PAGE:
The present invention still further contemplates an improvement to a semiconductor device comprising a first interconnect level, a first dielectric layer formed on the first interconnect level, and a second interconnect level arranged on the first dielectric layer. The improvement comprises replacing an intermediate conductor of the second interconnect level with a local conductor arranged within the first dielectric layer such that the upper surface of the local conductor is vertically displaced below the lower surface of the first and second conductors in the dense regions of the circuit.
Other objects and advantages of the invention will become apparent upon reading the following detailed description and upon reference to the accompanying drawings in which:
FIG. 1 is a partial top plan view of a conventional dual level interconnect structure;
FIG. 2 is a partial cross-sectional view taken along the view indicated in FIG. 1;
FIG. 3 is a partial top plan view of an improved multilevel interconnect structure;
FIG. 4 is a partial cross-sectional view taken along view A of FIG. 3;
FIGS. 5A and 5B show partial cross-sectional views of a first interconnect level formed upon a semiconductor substrate taken along view A of FIG. 3 and view B of FIG. 3 respectively;
FIGS. 6A and 6B show a subsequent processing step in which the first interconnect level has been patterned and etched;
FIGS. 7A and 7B show a subsequent processing step in which a dielectric layer has been formed on the first interconnect level;
FIGS. 8A and 8B show a subsequent processing step in which a trench has been formed in the first dielectric layer;
FIGS. 9A and 9B show a subsequent processing step in which the trench has been filled with a conductive material;
FIGS. 10A and 10B show a subsequent processing step in which the conductive material has been planarized back to the upper surface of the first dielectric layer;
FIGS. 11A and 11B show subsequent processing step in which the conductive material has been partially etched;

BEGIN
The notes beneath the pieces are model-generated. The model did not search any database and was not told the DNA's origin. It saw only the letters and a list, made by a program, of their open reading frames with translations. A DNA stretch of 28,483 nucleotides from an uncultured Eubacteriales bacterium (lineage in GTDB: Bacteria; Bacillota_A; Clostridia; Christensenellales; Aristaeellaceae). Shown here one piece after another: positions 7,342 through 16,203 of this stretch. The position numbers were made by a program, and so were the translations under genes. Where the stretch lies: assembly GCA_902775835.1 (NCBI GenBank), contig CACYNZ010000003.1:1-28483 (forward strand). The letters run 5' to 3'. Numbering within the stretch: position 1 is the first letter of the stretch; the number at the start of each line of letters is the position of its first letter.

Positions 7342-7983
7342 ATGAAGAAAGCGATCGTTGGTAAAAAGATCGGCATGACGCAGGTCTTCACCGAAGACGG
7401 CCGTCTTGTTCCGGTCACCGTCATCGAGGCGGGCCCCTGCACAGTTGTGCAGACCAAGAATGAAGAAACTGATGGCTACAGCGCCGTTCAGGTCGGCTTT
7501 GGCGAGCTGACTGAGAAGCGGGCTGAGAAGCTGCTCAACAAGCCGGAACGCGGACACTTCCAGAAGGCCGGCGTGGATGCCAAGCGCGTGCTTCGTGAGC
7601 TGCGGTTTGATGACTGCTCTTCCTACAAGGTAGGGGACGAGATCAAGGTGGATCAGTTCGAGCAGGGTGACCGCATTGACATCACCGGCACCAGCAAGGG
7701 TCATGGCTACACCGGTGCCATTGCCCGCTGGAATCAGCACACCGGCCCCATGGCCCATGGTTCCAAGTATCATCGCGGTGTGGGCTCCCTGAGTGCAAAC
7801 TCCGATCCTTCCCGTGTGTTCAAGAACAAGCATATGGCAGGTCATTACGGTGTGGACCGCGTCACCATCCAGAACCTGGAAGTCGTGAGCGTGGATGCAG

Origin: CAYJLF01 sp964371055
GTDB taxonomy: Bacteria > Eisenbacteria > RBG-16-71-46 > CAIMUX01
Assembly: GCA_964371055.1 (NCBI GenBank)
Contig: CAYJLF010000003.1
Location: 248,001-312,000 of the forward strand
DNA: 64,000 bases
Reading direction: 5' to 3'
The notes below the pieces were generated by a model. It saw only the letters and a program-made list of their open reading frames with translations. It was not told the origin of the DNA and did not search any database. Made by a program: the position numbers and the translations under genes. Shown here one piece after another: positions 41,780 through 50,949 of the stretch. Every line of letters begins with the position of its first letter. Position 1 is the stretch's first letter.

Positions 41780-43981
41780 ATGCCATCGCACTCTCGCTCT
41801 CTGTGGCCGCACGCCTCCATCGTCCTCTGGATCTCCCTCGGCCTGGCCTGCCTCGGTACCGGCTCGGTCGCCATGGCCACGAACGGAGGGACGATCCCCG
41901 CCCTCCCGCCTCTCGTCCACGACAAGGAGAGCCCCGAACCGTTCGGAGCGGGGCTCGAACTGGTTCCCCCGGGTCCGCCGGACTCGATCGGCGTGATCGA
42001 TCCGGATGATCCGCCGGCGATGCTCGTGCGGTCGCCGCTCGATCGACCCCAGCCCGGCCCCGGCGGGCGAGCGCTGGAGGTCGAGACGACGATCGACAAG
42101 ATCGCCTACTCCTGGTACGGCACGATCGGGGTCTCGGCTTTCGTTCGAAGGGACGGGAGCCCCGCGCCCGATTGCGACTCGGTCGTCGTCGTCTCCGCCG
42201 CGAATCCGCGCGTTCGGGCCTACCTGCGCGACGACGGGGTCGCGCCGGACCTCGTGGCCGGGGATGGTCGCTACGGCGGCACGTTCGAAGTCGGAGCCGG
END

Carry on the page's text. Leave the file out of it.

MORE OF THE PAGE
FIGS. 12A and 12A show a subsequent processing step in which a second dielectric layer has been formed to fill the trench;
FIGS. 13A and 13B show a subsequent processing step in which the second dielectric layer has been planarized back to the upper surface of the first dielectric layer;
FIGS. 14A and 14B show a subsequent processing step in which contacts to the first interconnect level and to the conductive material have been formed in the first dielectric layer and second dielectric layer respectively;
FIGS. 15A and 15B show a subsequent processing step in which the contact to the first interconnect level and the contact to the local interconnect have been filled with a conductive material such as tungsten and planarized;
FIGS. 16A and 16B show a subsequent processing step in which a second level interconnect has been formed and patterned.
While the invention is susceptible to various modifications and alternative forms, specific embodiments thereof are shown by way of example in the drawings and will herein be described in detail. It should be understood, however, that the drawings and detailed description thereto are not intended to limit the invention to the particular form disclosed, but on the contrary, the intention is to cover all modifications, equivalents and alternatives falling within the spirit and scope of the present invention as defined by the appended claims.
Turning now to FIG. 3, a top plan view of a multilevel interconnect structure 100 is shown. Interconnect structure 100 includes a plurality of interconnect conductors lithography formed on dissimilar elevational levels. Interconnect conductors formed on the same elevational level are spaced from each other a minimum distance defined by the layout rules associated with the manufacturer's process. In the embodiment shown in FIG. 3, three levels of interconnect are shown. A first interconnect level includes a plurality of substantially coplanar spaced set of first conductors 102. A local interconnect level includes a plurality of substantially coplanar set of local conductors 104 (only one of which is shown in the figure). The third level includes a plurality of substantially coplanar set of second conductors 106. For sake of brevity, FIG. 3 illustrates only three of the plurality of first conductors 102, only one of the plurality of local conductors 104, and only two of the plurality of second conductors 106. First conductors 102 are shown as having dotted lines, local conductor 104 is shown as having dashed lines, and second conductor 106 is shown as having solid lines. FIG. 4 is a cross-section taken along view A of FIG. 3. More specifically, FIG. 4 illustrates one exemplary layout attributed to numerous possible configurations of interconnect structure 100. FIG. 4 depicts the various elevational levels of first, local, and second conductors 102, 104, and 106, respectively. According to the exemplary embodiment shown, local conductor 104 is placed on an elevational level between first conductors 102 and second conductors 106. It is understood however that according to an alternative embodiment, second conductors 106 can be placed in an elevational level below local conductor 104.